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The soccer team you won’t see at the World Cup (Uganda)
an article by Oxfam America

The following has been adapted from a story written by Dorah Ntunga, Oxfam Novib (Netherlands), Information, Media & Communications Officer in Uganda.

Fired up by the World Cup, members of a local soccer team in Uganda get psyched for a match in Arua, where many South Sudanese refugees have fled for safety. Photo: Dorah Ntunga/Oxfam

click on photo to enlarge

As 32 countries compete for the World Cup title in Brazil, a different kind of tournament is taking place in northern Uganda. There, in the districts of Arua and Adjumani, young South Sudanese refugees have formed soccer teams to play for peace.

They are among more than 400,000 people who have fled South Sudan since fighting broke out there in mid-December. The conflict has dragged the world’s newest nation into a food crisis that threatens nearly four million people. Inside the country, more than one million people remain displaced.

“I never expected to end up in such a situation. I miss Bor, school, and my friends,” says 18-year-old Manyangson Ngong, the captain of the Lucky Start team from Ayilo settlement in Uganda. The fighting in South Sudan cut his studies short in Bor.

Ngong is not the only young person trying to cope. Of the more than 110,000 South Sudanese refugees in Uganda, 65 percent are under 18. With no schools for them to attend, these young people have had little to do, and often wind up fighting with each other. The soccer tournament is a refugee-initiated attempt to break that cycle.

To help, Oxfam has been helping to distribute soccer balls. It’s part of our work with two partner organizations: Community Empowerment for Rural Development (CEFORD) and Agency for Cooperation and Research in Development (ACORD). The work includes supporting the formation and strengthening of peace committees made up of refugees and the communities that are hosting them.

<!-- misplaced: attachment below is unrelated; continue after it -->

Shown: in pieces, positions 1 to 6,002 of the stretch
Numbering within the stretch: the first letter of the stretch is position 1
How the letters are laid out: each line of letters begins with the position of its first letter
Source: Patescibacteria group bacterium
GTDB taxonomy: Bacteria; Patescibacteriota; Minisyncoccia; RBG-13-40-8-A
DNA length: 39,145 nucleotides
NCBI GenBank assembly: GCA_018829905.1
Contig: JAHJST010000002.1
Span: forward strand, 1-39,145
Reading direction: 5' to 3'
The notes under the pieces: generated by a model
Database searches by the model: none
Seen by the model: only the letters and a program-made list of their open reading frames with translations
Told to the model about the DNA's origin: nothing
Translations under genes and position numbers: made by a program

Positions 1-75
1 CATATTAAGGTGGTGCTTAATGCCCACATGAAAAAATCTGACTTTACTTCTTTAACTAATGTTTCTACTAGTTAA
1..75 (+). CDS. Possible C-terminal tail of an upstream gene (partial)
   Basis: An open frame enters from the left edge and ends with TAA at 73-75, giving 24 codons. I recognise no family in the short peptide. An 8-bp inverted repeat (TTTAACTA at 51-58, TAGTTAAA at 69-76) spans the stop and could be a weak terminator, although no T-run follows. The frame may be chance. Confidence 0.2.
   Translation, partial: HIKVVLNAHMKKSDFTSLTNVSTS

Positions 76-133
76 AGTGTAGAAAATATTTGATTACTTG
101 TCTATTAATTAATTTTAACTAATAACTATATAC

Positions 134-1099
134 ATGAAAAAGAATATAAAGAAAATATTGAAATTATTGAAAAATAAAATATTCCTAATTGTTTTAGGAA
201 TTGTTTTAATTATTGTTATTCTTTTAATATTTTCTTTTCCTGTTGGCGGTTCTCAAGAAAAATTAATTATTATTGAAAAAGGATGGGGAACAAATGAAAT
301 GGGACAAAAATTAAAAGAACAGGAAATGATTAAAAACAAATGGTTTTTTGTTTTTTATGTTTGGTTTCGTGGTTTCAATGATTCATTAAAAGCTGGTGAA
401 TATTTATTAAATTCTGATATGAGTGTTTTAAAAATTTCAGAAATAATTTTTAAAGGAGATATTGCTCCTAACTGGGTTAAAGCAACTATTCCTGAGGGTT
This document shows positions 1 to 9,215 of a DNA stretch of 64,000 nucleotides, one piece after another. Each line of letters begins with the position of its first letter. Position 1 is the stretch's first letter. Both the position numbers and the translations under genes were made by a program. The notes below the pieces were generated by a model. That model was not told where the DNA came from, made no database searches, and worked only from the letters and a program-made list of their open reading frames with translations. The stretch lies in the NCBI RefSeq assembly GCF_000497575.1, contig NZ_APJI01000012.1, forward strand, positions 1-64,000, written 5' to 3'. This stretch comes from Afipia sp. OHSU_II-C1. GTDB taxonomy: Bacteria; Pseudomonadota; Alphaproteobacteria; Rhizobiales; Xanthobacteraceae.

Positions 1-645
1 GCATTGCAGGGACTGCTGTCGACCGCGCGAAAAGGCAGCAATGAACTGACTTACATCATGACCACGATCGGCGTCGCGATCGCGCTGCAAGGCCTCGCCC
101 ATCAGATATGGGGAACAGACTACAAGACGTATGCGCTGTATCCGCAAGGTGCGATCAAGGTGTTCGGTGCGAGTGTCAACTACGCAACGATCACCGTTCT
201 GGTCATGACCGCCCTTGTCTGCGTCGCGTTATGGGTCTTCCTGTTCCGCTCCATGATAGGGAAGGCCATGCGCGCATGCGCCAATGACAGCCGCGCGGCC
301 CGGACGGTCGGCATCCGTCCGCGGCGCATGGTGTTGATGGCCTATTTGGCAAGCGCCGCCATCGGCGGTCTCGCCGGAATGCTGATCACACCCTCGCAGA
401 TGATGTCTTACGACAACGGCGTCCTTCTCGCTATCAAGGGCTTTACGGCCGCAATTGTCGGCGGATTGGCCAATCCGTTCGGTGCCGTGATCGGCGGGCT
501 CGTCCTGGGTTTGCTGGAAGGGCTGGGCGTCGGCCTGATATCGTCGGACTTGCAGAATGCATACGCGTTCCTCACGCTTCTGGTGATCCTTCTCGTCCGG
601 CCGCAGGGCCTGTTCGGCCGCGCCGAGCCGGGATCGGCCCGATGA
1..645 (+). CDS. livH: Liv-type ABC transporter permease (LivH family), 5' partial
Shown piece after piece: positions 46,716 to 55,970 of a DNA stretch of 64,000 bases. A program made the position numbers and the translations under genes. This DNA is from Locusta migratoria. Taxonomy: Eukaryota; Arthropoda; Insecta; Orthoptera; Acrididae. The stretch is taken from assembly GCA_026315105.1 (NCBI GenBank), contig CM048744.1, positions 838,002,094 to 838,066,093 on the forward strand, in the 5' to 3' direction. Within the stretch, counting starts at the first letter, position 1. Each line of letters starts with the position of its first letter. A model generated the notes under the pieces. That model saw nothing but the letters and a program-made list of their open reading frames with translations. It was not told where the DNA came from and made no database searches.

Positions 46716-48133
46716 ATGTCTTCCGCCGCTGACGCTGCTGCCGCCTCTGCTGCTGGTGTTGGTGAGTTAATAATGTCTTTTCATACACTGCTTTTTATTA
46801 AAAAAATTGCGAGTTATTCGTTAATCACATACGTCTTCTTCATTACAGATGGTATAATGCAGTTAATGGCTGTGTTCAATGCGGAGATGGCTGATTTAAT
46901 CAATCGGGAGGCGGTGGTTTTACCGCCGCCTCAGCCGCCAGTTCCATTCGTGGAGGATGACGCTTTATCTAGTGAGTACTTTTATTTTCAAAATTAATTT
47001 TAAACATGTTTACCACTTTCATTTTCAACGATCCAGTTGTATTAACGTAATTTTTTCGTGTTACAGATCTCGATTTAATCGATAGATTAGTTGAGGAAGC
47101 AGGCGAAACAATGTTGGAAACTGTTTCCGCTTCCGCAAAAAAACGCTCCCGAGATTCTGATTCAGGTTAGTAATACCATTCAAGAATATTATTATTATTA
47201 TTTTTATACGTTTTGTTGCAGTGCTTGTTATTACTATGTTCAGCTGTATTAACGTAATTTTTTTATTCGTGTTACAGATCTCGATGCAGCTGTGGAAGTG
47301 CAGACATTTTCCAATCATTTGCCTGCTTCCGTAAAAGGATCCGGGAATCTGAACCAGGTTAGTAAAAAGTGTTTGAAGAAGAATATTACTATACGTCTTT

“A few of us started by kicking a handmade ball within the settlements,” says Ngong, explaining how the games first started. “Many youths showed interest to join us and before we knew it, the numbers had grown. We then decided to ask for space where we created a football pitch. With football, we are kept busy not to think over the bad situation and pain. Many other teams have been created. We are all from different tribes including the host [Ugandan] community.”

The biggest challenge, says Ngong, is allowing everyone to play since there are not enough balls or uniforms to differentiate who is on which team.

“It feels bad stopping someone from joining the teams when they want to. We have tried to divide the teams to ensure everyone has a chance to play,” he says. “With more support, hopefully we can grow stronger and start playing friendly matches with other refugees and teams within the districts. Who knows? I might meet some of my old friends among the teams.”

[Thank you to Janet Hudgins, the CPNN reporter for this article.]


Question(s) related to this article:

How can sports promote peace?,

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[Editor's note.  The following article was sent in to CPNN by Ron Davis, Assistant Coach Cross Country / Track and Field
The Ohio State University. ]

'Lost Boy of Sudan' still running at Northern Arizona
By Bob Baum, AP Sports Writer

FLAGSTAFF, Ariz. — Lopez Lomong was 6 years old when, in the dark of night, he and three older boys crawled through a small hole in a fence and ran barefoot for three days to escape their Sudanese rebel captors.

Sixteen years later, in the pines of Flagstaff with a comfortable life he never imagined, he is running still. . .

Next week, Lomong, a sophomore at Northern Arizona University, will be among the favorites in the 1,500 meters at the NCAA track and field championships in Sacramento, Calif.

"I have to picture myself when I was six years old, running from the death I saw. " he said. "God brought me over here safe and gave me the opportunity and ability to run. . ...more.

This report was posted on July 4, 2014.